Understanding debts that can or cannot be discharged in a bankruptcy

Understanding which types of debts can and cannot be written off in a bankruptcy is indeed a key consideration when deciding whether or not to file for bankruptcy with the help of a bankruptcy solicitor. This article lists some of the debts that can and cannot be wiped out even after you have filed for bankruptcy.

Debts that can't be discharged

Bankruptcy doesn't free you from the following obligations:

  • Any debts you incurred since you filed for bankruptcy
  • Despite the fact that a debtor isn't personally responsible for wiped out debts, a valid lien placed against property, whether private property or real estate, that hasn't been exempted in some way in the bankruptcy case still remains active. These type of debts are referred to as secured debts, given that the debt itself is secured using property interest. Thus, a secured creditor can impose the lien to take up the property secured through the lien, although the personal responsibility to pay the debt has been wiped out.
  • Debts traced from breaching bonds or court fines
  • Child support or alimony awards
  • Student loans
  • A sum payable under a proceeds of criminal law
  • Interest amassing on a debt that's covered by insolvency for a timeline beginning on or after the bankruptcy date.
  • Unliquidated lawsuits against a bankrupt individual not arising from contravention of contract. For example, claims arising from an auto mishap in which the bankrupt was partly or wholly at fault. The circumstance arising from the claim should have happened before the bankruptcy filing with the lawsuit remaining unsettled at the day of bankruptcy. Consequently, debtors should always finalize this kind of matter prior to becoming bankrupt.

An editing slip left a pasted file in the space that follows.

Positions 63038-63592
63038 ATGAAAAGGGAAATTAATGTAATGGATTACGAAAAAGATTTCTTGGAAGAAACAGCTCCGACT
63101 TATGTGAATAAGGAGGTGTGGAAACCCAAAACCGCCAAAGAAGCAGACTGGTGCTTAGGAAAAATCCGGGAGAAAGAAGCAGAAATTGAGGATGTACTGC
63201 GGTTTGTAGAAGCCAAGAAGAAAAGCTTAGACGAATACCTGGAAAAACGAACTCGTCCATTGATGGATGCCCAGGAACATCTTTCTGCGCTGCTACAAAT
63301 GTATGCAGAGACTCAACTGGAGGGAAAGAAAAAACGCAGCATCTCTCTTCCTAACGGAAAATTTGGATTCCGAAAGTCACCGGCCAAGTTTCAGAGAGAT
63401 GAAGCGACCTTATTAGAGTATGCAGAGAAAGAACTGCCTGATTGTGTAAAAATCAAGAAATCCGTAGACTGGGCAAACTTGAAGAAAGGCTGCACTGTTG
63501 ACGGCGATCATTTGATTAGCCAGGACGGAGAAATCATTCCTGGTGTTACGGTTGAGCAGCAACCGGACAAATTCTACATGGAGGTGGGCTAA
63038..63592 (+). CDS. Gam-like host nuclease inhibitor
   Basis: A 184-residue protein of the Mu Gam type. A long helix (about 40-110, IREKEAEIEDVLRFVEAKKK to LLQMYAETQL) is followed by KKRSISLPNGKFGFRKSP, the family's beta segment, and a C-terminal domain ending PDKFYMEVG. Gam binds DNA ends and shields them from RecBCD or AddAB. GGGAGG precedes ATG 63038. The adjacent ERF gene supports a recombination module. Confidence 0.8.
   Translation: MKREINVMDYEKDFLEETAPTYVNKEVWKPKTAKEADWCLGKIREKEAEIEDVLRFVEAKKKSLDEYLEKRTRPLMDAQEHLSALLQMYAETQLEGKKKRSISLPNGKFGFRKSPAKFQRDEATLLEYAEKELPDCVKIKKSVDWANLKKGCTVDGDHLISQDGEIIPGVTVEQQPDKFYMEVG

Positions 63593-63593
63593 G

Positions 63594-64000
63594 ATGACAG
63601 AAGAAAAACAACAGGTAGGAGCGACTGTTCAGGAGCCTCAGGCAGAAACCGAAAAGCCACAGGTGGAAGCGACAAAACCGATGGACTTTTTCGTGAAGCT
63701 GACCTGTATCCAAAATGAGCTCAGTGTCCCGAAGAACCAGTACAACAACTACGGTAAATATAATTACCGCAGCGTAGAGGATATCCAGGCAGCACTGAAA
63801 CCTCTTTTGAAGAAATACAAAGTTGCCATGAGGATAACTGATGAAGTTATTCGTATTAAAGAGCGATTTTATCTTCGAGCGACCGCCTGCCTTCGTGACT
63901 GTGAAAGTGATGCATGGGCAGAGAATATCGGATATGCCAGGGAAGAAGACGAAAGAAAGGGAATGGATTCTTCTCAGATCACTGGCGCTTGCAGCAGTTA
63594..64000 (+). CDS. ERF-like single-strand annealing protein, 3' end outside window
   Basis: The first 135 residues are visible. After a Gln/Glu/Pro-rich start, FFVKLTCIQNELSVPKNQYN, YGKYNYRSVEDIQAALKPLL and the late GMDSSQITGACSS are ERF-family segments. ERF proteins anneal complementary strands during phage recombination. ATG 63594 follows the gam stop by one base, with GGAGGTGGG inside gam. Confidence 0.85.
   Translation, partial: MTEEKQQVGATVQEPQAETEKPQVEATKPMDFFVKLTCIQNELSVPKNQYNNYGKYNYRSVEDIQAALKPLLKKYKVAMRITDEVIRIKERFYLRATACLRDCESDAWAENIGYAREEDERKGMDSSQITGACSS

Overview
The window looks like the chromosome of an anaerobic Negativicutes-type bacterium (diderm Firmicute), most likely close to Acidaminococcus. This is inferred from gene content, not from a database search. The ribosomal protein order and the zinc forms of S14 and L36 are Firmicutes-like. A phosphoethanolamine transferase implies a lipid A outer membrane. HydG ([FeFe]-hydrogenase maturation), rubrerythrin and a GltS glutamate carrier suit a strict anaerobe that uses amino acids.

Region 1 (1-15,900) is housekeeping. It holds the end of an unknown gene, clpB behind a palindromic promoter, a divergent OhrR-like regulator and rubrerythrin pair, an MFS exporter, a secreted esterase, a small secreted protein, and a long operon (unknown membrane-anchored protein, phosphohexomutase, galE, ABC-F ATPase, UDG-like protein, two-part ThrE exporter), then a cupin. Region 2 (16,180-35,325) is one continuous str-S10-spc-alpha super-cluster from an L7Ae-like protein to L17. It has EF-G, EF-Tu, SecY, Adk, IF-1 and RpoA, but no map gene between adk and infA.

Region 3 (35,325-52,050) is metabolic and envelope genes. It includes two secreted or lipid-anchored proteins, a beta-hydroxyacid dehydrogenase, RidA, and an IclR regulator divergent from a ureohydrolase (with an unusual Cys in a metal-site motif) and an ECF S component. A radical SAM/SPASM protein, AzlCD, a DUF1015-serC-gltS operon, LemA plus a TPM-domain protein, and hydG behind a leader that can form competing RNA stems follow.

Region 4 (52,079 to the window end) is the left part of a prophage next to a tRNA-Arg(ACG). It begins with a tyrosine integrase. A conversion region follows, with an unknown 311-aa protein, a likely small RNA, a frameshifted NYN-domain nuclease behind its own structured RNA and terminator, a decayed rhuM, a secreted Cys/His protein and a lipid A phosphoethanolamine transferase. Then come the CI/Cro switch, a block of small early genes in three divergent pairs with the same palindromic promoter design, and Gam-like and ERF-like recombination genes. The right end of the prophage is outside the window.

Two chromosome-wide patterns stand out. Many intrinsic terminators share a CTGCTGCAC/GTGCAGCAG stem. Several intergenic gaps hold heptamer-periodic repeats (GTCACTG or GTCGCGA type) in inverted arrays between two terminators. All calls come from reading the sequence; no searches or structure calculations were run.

Debts that can be discharged?

Despite the fact that not all debts can be wiped out, a lion's share of a person's debts may be wiped out. Notably, this applies only to debts that accrued prior to the date of filing for bankruptcy. Again, any fraud or misconduct in relation to the below categories can affect whether the debts can be wiped out or not.

  • Credit card charges including both outstanding and late fees
  • Collection agency accounts
  • Personal loans from employers, friends and family
  • Dishonored checks
  • Outstanding utility bills
  • Medical bills
  • Personally guaranteed business loans
  • Money owed under tenancy agreements
  • Civil court rulings unless based on scam

For more information and details about filing for bankruptcy, talk with bankruptcy solicitors in your area who can walk you through the process.